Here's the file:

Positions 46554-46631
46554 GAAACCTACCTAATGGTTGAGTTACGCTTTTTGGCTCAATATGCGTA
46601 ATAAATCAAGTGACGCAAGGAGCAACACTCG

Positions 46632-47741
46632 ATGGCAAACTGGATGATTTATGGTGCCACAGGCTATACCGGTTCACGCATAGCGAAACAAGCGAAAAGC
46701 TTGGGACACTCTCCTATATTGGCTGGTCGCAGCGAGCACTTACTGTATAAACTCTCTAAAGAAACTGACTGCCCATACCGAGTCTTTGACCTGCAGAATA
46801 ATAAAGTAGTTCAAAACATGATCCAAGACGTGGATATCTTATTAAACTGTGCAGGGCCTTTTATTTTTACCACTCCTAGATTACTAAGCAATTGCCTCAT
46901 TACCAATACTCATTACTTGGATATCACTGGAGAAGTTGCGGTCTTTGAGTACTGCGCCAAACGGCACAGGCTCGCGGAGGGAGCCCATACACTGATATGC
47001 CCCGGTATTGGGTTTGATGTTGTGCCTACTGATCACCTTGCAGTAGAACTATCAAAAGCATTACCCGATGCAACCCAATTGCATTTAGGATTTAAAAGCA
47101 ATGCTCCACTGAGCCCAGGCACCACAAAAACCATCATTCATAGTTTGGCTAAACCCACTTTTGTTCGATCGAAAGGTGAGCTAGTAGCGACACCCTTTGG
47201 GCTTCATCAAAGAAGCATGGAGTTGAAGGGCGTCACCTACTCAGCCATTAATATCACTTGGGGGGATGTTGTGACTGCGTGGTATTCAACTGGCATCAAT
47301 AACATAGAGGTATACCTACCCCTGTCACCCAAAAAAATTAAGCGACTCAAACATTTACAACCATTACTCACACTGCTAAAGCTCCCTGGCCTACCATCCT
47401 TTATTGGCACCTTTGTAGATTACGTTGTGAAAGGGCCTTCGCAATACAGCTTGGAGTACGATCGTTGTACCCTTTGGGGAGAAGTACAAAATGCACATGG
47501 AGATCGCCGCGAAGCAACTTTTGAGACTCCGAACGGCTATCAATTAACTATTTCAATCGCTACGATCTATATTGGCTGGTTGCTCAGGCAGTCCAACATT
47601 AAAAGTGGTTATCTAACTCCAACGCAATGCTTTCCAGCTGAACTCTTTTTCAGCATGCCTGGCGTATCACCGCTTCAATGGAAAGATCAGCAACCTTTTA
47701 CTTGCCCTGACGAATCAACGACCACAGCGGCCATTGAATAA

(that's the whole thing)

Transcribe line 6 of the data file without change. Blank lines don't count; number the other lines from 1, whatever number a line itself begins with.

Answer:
46701 TTGGGACACTCTCCTATATTGGCTGGTCGCAGCGAGCACTTACTGTATAAACTCTCTAAAGAAACTGACTGCCCATACCGAGTCTTTGACCTGCAGAATA